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Repeal ‘rare beast’ land tax regime: REIQ

By Kyle Robbins
06 September 2022 | 10 minute read
Antonia Mercorella 3 reb

The institute has said Queensland’s commercial and residential property investors are in for a “rude awakening” when the state government’s latest land taxation laws come into effect next year.

Real Estate Institute of Queensland (REIQ) chief executive officer Antonia Mercorella believes the bill is “as unique as it is illogical”, slamming the government for passing the bill hastily and without detail or proper consultation with the properly qualified stakeholders.

Her claims regarding the land tax laws recently passed by the state government that sees taxable land in Queensland and other relevant interstate lands will be used to calculate the relevant tax bracket that a property owner falls into.

For example, as REB reported earlier this year, if a person were to own $300,000 worth of Queensland property, they would be exempt from tax prior to 1 July. However, under the updated laws, if the same individual were to own $1 million worth of property in another city, they would be considered to own $1.3 million worth of taxable property — rather than the Queensland portion of $300,000, and subsequently taxed as such. 

“It is irreconcilable that the Treasury expects legitimately raise tax on the basis of value of property held outside of Queensland, for the purpose of funding infrastructure within Queensland,” Ms Mercorella said, adding that the tax manages to hurt landholders, renters, companies, and small businesses all together.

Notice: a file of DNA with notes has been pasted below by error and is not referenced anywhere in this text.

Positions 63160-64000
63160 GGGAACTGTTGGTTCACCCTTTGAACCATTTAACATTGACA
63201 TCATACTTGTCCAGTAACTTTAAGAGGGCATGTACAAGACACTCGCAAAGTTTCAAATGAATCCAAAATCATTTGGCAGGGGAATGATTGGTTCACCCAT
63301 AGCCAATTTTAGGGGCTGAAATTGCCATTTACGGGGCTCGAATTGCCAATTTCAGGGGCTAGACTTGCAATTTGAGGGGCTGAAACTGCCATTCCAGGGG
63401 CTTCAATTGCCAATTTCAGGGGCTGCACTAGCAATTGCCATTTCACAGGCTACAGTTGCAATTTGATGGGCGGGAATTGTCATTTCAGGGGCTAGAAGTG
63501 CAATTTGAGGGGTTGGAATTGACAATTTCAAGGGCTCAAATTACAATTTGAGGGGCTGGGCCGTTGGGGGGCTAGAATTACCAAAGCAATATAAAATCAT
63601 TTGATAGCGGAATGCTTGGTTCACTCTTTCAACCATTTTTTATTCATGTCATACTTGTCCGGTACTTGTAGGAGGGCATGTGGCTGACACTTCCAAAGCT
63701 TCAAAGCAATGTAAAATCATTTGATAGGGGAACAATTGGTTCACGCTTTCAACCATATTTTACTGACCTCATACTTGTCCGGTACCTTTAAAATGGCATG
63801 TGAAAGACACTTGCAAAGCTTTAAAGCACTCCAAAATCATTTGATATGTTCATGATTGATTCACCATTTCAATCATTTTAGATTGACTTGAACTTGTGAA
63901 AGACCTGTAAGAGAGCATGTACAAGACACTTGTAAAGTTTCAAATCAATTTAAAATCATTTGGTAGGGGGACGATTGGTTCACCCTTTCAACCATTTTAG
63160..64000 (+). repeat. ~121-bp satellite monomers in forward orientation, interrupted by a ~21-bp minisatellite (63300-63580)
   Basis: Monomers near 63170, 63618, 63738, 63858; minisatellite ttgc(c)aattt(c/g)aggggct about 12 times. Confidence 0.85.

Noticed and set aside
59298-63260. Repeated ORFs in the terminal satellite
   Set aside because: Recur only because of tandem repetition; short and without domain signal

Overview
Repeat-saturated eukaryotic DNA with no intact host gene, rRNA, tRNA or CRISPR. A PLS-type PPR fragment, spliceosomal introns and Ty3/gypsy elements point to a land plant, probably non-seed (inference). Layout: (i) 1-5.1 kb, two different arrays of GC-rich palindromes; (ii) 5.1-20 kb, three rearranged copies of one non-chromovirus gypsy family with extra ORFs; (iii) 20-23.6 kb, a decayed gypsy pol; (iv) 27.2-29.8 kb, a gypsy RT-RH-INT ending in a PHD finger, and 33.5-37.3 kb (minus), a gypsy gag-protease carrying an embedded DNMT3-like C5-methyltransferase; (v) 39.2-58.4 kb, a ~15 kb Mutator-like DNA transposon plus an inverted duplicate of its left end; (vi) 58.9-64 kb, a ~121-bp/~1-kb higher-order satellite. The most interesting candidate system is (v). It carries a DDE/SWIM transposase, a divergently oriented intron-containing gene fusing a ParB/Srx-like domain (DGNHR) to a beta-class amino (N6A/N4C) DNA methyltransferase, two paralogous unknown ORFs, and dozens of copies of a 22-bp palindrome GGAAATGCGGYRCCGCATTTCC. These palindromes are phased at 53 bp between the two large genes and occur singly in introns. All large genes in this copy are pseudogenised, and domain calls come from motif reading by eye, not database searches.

“I would have thought that the Queensland economy would benefit from attracting businesses to operate in our state, bringing skills, innovation, and jobs for our growing population.” 

Talking about the consequences of the legislative changes, she outlined how commercial rents will rise “through the roof”, while also sending a message to businesses to get “the monkey off their back” by packing up shop and taking their operations elsewhere. 

Given the state is presently in the grips of the tightest rental market in its history — with 36 per cent of Queensland residents renters — Ms Mercorella believes now isn’t the time to risk “rocking the boat of private residential rental stock” given the majority of housing stock is supplied by private investors.

“Instead of a carrot, the government has yet again used the stick, in yet another desperate money grab from the property sector,” she said.

“By the government’s own example this land tax change will see a 332 per cent increase in land tax. This is likely to have a detrimental impact on the appeal of investing in Queensland, particularly when you consider the cumulative effect of all the legislative reform investors are being hit with.”

Having called the taxation changes a “slap in the face” when they were initially proposed in December 2021, the institute proclaimed it would continue its advocacy against these “impractical land tax changes” and encouraged property owners to do similar.

Ms Mercorella stressed that there are “plenty of reasons to invest in the Sunshine State”, but she conceded that “with this land tax regime the Treasury has not only knocked the confidence out of Queensland property, it’s delivered a king hit”.

“For these reasons, the REIQ will continue to advocate against these land tax changes and is calling on the Treasurer to repeal this bombshell legislative reform before it comes into effect in 2023.

“The REIQ is willing to work with the Queensland government on more innovative solutions to remove the burden and inefficiencies of the current taxation system,” she concluded.

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